Jarrett Fuller

Welcome to Scratching the Surface, the brand new design podcast interested in the intersection of criticism and practice hosted by Jarrett Fuller. Released weekly, each episode will feature conversations with designers, writers, critics, educators and people who do a combination of these. We’ll talk about the role of design criticism, the state of design writing, and try to figure out new ways to talk about graphic design.

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Abbott Miller is a designer, writer, and a partner at Pentagram where he leads a team designing identities, exhibitions, and books. Before Pentagram, Abbott ran a studio, Design Writing Research, with Ellen Lupton and wrote for publications like Eye, Print, and I.D. A monograph of his design and writing, called Design and Content, was published in 2014. In this conversation, Abbott and I talk about where his interest in critical theory came from and how he’s worked to incorporate it into his design work, using writing to find new ways into design, and how his various interests have come together ...

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In this week’s episode of Scratching the Surface, Jarrett talks with architecture critic Alexandra Lange. Alexandra is currently writing for Curbed and has previously written for publications like The New York Times, The New Yorker, and Dwell. In this conversation, we meet in a Brooklyn coffee shop to talk about how one becomes a critic, the role of criticism within the architecture profession, writing for an audience, and Alexandra’s own writing process.

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Andy Chen and Waqas Jawaid are the founders of Isometric Studio, a New York design studio that promotes inclusion, equality & progress. Andy and Waqas were thesis critics at MICA in December and I sat down with them while they were in Baltimore to talk about their backgrounds in sociology and architecture influence their design practice, the value of design criticism in the contemporary design profession, and what type of design writing they’d like to see more of.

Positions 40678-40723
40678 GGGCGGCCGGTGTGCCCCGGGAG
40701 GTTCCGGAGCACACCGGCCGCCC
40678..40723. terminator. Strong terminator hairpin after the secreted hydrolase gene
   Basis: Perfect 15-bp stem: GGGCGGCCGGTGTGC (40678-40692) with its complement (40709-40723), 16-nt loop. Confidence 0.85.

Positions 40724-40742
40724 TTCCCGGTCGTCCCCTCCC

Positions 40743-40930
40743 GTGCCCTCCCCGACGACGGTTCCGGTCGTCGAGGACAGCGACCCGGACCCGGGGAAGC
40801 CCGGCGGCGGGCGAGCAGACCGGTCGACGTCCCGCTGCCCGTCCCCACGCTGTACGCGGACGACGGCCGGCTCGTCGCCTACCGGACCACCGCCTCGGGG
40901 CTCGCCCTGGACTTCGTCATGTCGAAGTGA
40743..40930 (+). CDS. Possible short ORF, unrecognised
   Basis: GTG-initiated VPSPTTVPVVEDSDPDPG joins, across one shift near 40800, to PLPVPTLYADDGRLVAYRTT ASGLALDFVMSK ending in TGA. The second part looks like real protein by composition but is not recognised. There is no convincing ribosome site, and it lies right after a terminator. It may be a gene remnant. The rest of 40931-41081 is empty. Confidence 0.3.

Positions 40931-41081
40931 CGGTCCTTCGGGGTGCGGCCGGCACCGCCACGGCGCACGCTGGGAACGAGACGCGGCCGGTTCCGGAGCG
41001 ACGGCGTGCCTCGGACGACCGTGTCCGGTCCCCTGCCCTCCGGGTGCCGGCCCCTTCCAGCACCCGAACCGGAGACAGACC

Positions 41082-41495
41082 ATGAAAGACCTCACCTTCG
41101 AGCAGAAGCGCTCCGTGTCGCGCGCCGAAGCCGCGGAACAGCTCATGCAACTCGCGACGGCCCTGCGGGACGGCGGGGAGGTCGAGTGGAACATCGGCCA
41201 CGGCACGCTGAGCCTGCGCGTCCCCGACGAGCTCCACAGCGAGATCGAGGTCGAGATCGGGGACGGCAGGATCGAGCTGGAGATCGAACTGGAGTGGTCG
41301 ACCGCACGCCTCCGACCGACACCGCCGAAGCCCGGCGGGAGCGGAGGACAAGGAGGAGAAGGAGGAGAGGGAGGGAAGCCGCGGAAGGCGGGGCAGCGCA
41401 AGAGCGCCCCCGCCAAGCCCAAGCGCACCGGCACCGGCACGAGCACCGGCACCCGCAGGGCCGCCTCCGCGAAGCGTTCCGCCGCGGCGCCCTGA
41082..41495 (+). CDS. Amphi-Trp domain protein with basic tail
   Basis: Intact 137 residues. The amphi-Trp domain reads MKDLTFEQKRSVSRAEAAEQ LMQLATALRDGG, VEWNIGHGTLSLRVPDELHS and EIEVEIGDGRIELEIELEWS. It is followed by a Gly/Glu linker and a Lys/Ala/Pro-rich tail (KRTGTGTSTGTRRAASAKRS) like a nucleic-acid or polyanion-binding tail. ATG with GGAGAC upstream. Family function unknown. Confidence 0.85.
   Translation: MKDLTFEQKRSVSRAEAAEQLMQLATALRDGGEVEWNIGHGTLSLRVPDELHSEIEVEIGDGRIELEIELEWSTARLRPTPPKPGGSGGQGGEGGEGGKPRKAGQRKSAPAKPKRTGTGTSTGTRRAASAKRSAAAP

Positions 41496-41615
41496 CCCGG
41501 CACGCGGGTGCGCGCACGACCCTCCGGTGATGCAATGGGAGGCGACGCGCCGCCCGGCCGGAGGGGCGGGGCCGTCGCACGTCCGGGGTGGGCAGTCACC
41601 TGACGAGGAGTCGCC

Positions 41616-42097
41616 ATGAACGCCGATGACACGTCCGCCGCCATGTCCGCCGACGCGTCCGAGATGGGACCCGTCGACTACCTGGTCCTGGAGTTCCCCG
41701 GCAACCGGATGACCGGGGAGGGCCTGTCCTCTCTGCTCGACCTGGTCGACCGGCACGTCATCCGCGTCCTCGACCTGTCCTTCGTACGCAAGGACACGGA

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Anne Quito is a designer and writer currently working as a design reporter at Quartz. Anne is the founder of the design studio Design Lab 360 and a recent graduate of SVA’s Design Criticism program. In this episode, I talk with Anne about her design background and her journey into writing, how to write about design for a general audience, and how she wrote her own job description when she joined the Quartz team as a “design reporter.”

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Armin Vit is the co-founder of Under Consideration with his wife Bryony Gomez-Palacio, the site behind popular blogs Brand New, FPO, and SpeakUp. In this conversation, I talk to Armin about how he started writing, why he shut down SpeakUp in 2009, why everyone is critiquing logos now, and how social media is changing the design discourse.

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On this week’s episode, I talk with Bryn Smith, a designer, writer, and editor based in New York City. Bryn is a graduate of SVA’s Design Criticism MFA and the co-author of the new book, Twenty Over Eighty. We talk about her experience in SVA’s program, what a design critic could do at major publications, and how to use design artifacts to write about larger cultural issues.

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David Reinfurt is a design polymath operating at the intersection of design, publishing, curation, and exhibitions. His studio, O-R-G, is now a small software company “that programs, publishes, and sells apps, websites, screensavers, and other small chunks of code”. With Stuart Bailey, he’s the co-founder of Dexter Sinister and with Bailey and Angie Keefer, he publishes The Serving Library. In July, I interviewed David about his work across mediums and how they intersect, the fluid boundaries of graphic design and the type of writing around design he enjoys the most.

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Dmitri Siegel is a creative director, designer, and writer. He’s currently the Vice President of Global Brand for Sonos and was previously Executive Creative Director at Patagonia. He also was one of my favorite writers of the Emigre-era, where his writing appeared in Emigre, Design Observer, and Dot Dot Dot. In this episode, Dmitri and I talk about his interest in writing about design, going from writing for Emigre to leading design at Sonos, and how design criticism has changed over the course of his career.